“However, it gets worse; based upon a continued gross contribution of £40,000 the tax saving of £9,000 represents tax relief of only 22.5%, meaning that the effective marginal rate of Income Tax on every £1 of income earned between £150,000 and £210,000 will work out at 67.5% (source; Institute For Fiscal Studies).”
What are the options?
Smith says if the individual funds their pension personally, then they have the straightforward choice of either reducing contributions to match their revised annual allowance or continuing to make pension payments at the current level and incur the effective marginal rate of tax of 67.5% on income received between £150,000 and £210,000.
He says: “The situation is less straightforward if the employer is funding some or all of the pension payments as, in the event that they request their employer to cease making the payments, there is no guarantee that they will increase their salary by an equivalent amount. Indeed, given that employers would be subject to National Insurance contributions of 13.8% on salary, it is highly unlikely that they would opt to increase salary on a 1 for 1 basis.
“Historically this situation could potentially be avoided by simply opting into a salary sacrifice arrangement with your employer to reduce your salary below the £150,000 level, with the employer then making a pension payment equivalent to the amount sacrificed. So, in our example the individual would sacrifice £40,000 of their salary and receive a reduced salary of £150,000, their employer would contribute £40,000 into a pension on their behalf, and they would effectively receive 45% tax relief. However, it is widely anticipated that the Chancellor will make provision to prevent this type of sacrifice arrangement being introduced, otherwise the exercise would seem somewhat fruitless in trying to increase the tax take to the Exchequer.”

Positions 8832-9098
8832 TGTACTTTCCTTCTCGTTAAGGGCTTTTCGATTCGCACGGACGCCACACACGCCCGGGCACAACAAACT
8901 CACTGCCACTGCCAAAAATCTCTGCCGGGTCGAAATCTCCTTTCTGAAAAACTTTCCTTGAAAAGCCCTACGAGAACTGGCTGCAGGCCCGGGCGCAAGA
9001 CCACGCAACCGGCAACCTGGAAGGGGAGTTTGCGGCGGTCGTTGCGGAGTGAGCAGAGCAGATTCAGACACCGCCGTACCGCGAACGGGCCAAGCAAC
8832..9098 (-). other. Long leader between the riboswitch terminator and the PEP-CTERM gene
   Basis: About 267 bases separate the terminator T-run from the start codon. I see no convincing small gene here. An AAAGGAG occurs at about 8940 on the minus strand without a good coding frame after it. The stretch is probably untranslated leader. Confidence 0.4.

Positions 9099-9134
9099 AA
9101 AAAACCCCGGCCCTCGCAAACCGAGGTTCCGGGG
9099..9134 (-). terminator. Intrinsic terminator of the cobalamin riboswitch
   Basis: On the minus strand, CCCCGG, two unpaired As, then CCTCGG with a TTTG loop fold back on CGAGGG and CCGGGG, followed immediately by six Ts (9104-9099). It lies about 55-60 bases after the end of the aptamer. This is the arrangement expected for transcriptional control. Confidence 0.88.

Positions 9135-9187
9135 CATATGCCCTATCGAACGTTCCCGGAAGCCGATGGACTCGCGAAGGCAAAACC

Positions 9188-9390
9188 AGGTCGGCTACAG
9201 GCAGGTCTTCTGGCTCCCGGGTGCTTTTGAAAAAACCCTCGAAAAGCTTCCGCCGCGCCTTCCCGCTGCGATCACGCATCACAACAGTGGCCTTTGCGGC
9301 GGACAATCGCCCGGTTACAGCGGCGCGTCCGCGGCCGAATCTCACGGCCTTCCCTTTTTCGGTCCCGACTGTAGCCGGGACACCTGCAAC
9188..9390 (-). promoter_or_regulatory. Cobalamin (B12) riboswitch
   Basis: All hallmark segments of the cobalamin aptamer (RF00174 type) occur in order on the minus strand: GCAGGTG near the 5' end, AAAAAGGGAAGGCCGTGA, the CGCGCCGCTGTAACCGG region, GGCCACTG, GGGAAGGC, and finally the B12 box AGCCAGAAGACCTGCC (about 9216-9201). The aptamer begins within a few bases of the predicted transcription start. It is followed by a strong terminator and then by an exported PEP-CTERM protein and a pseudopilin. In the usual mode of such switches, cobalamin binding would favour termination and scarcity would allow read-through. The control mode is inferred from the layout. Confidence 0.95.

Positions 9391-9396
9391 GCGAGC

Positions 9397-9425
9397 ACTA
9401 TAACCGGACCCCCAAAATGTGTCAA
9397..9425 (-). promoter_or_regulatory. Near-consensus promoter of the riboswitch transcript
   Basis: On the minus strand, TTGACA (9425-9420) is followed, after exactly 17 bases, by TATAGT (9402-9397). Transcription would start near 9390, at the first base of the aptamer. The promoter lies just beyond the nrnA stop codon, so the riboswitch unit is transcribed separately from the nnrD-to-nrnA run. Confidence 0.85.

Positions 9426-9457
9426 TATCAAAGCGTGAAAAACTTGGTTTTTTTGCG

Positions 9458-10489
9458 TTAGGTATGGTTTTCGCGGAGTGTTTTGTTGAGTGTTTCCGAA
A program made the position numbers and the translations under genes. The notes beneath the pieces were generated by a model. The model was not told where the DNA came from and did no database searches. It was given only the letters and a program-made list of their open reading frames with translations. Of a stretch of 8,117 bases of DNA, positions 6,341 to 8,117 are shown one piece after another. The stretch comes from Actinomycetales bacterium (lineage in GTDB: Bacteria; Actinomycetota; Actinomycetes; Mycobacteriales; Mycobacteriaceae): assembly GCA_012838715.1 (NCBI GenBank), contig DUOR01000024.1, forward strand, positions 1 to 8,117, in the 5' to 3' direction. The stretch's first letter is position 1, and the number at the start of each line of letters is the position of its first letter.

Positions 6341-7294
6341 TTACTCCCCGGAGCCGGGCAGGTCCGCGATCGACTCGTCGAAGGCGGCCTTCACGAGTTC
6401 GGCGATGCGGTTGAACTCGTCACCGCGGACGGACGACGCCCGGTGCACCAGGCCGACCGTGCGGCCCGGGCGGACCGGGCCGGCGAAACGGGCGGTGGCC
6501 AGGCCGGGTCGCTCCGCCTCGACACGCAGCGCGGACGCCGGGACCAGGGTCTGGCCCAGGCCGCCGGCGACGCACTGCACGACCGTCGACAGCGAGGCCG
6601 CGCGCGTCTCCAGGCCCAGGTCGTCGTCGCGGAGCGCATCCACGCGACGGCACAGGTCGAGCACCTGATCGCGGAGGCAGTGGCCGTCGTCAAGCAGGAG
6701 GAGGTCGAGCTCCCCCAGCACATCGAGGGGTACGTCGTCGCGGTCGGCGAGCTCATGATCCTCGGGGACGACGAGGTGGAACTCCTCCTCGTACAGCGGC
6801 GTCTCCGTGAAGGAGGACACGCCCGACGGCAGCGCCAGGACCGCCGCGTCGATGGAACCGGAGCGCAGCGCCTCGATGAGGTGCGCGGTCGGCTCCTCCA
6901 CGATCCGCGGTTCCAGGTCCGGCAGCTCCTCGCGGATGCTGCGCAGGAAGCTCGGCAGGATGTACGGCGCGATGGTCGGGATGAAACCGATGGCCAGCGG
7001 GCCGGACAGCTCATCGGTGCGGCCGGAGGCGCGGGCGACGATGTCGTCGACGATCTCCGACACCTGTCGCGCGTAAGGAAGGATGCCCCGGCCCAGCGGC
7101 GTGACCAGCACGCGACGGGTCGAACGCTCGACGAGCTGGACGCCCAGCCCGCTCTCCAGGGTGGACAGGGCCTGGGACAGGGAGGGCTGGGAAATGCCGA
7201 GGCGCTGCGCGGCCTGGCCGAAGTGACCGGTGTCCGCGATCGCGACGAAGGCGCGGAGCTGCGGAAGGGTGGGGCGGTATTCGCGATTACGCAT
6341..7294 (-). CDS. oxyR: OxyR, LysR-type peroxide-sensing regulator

Are there any tax efficient alternatives to pensions?
“This reduction in tax relief is likely to make funding either Venture Capital Trusts (VCT) and/or Enterprise Investment Schemes (EIS) more attractive to the individuals who are affected. Smith adds: “Ultimately, as a result of these expected changes, the requirement for good financial and tax planning will become even more important for those affected. The ability to fund for retirement does not only have to be achieved through a pension arrangement, and a broad spread of assets (i.e. ISA, OEICs and Offshore Bonds etc.) should be utilised to enable a tax-efficient income to be generated in retirement.”